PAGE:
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EMINENT PERSONS. Theobald, Becket, Richard (a Monk,) and Baldwin, Archbishops of Canterbury. Strongbow, Earl of Pembroke, who, with Robert Fitz-stephens, was general in the Irish war. William Longsword, Earl of Salisbury; Geoffry, Archbishop of York;* and Morgan, Bishop of Durham; natural sons of the King, the two first by Fair Rosamond, the latter by a daughter of Sir Ralph Blewitt. Hugh Lacy, and Ralph de Glanville, justiciaries of Ireland and England. Gilbert Foliot, John Hanwell.
Adrian IV. 1154.7
* He was made Bishop of Lincoln, when no niore than a proud greedy boy; Walter de Mapes, a humourous Chaplain, (called the Anacreon of England) used, when he heard him swear“ by his father's royalty,” to bid him remember “bis mother's honesty;" it was said of him tho' not old enough to feed his sheep, he was able enough to shear them,-his affectionate duty to Henry at his dying hour, and his valour in the field ought, however, to throw a veil over his faults.
J. P. ANDREWS. + Pope Adrian was an Englishman, by name Nicholas Breakspear, he was choked by a fly, in the fifth year of his Popedom; he sent the following version of the Lord's Prayer to England, to be taught his countrymen :
Ure Fadyr in Heaven rich,
Urban III. 1185. Gregory VIII. 1187. Clement III. 1188.
Emperors. Of the East.-Emanuel Comnenus, 1143. Alexis Comnenus II. 1180. Andronicus Comnenus I. 1183. Isaac
Angelus I. 1185.
Kings. Of France.—Lewis VII. 1157. Philip II. 1180. Of Portugal.--Alphonsus, 1102. Sancho I. 1185. Of Denmark.-Waldemar I. 1157; the regular succession
and history of Denmark does not commence properly till the accession of Waldemar I. (called the Great,) who con.
siderably enlarged and civilized the country. Of Scotland.—David I. 1134. Malcolm IV. 1153. Wil.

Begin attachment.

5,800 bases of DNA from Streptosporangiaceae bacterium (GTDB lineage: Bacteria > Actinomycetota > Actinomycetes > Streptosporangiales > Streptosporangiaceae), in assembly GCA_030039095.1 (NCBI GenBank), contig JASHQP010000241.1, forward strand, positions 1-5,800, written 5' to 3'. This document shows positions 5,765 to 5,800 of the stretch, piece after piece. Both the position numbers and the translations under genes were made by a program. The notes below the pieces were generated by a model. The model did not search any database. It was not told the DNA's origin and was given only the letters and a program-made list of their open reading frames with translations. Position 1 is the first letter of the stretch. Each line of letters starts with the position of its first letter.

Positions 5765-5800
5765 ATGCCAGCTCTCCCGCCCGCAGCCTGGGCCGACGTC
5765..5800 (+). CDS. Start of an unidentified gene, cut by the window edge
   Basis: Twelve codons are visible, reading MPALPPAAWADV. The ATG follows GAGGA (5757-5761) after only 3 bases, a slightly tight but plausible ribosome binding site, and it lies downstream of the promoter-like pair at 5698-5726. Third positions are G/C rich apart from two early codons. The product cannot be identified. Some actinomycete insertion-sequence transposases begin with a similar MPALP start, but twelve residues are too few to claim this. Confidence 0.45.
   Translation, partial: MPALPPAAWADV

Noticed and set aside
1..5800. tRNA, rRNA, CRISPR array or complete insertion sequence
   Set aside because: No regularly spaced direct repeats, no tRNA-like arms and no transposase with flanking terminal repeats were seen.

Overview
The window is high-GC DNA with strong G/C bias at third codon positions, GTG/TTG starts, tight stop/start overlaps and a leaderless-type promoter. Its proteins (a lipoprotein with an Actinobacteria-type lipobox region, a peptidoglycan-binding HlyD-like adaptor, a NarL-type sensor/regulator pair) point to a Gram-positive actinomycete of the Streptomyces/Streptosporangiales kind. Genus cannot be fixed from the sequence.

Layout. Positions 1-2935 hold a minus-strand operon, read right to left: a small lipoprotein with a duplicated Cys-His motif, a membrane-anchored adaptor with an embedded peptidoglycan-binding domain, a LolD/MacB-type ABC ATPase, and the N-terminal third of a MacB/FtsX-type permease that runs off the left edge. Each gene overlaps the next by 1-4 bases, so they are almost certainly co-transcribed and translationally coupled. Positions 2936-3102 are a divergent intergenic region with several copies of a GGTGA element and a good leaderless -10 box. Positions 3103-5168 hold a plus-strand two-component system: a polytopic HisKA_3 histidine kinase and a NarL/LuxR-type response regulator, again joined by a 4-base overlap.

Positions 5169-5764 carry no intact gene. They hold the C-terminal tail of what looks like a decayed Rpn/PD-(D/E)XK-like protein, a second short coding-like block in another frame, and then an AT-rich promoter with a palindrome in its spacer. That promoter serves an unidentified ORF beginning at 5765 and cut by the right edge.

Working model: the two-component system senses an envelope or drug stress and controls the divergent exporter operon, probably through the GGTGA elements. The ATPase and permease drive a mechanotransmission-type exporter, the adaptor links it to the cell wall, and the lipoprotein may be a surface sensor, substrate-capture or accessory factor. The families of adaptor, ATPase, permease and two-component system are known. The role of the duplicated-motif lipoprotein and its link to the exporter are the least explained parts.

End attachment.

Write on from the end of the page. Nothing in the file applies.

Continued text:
HENRY THE SECOND.
« With thee, PLANTAGENET, from civil broils
“Still must that tongue some wounding message bring, “ And still thy priestly pride provoke thy King; , “ For this are · foreign oracles' explored, “ To teach the land to murmur at its lord.”
Vide Pope's HOMER.
(FAIR ROSAMOND.) “A maid unmatch'd in manners as in face, “Skill'd in each art, and crown'd with ev'ry grace;
“ Not half so dear were wedded · Ellen's' charms, • “When first her blooming beauties met my arms.”
“ The tempest in my mind “ Doth from my senses take all feeling else, “ Save what beats there.--Filial ingratitude !"
Throughout his day much sorrow Henry
prov'd, Cross'd in his pow'r by those whom most he lov'd ;
A constant warfare was his reign on earth,
BECKET, another curse of Henry's life,
A NEW LEGEND OF ST. THOMAS A BECKET. King Henry and the realm to spite,
St. Dunstan being dead and gone, Some evil genius sent his sprite,
In BECKET's form, to curb the throne.
Archbishop, Chancellor, and more
Than I can say in these brief rhymes, He gain'd all Dunstan gain'd before,
All WOLSEY got in after times.
And what return to HENRY made
This upstart, whọ deserv'd a rope ? Of dignity he form’d a trade,
And sold his master to the Pope !
Rebellion into exile sent
The meddling Monk, who yet return'd More honour'd, tho' much less content,
While treason in his heart still burn'd.
Repeated insult Henry drove
Some hint to drop in angry mood,*
Unhappily, in Becket's blood.
* "Is there not one of the crew of lazy, cowardly knights, “ whom I maintain, that will rid me of this turbulent priest, “ who came to court but t'other day on a lame horse, with no" thing but his wallet behind him?" These words unfortunately animated to action Reginal Fitz-urse, William de Tracey, Hugh de Morvil, and Richard Brito.
Berington's Life of St. Thomas a Becket. The vulgar of Glocestershire have proverbially assigned a whimsical punishment for one of the families concerned in the assassination, thus :
“The Tracies, “ Have always the wind in their faces.” James Petit Andrews sportively adds, “ No very severe judg. ment on a summer's day.”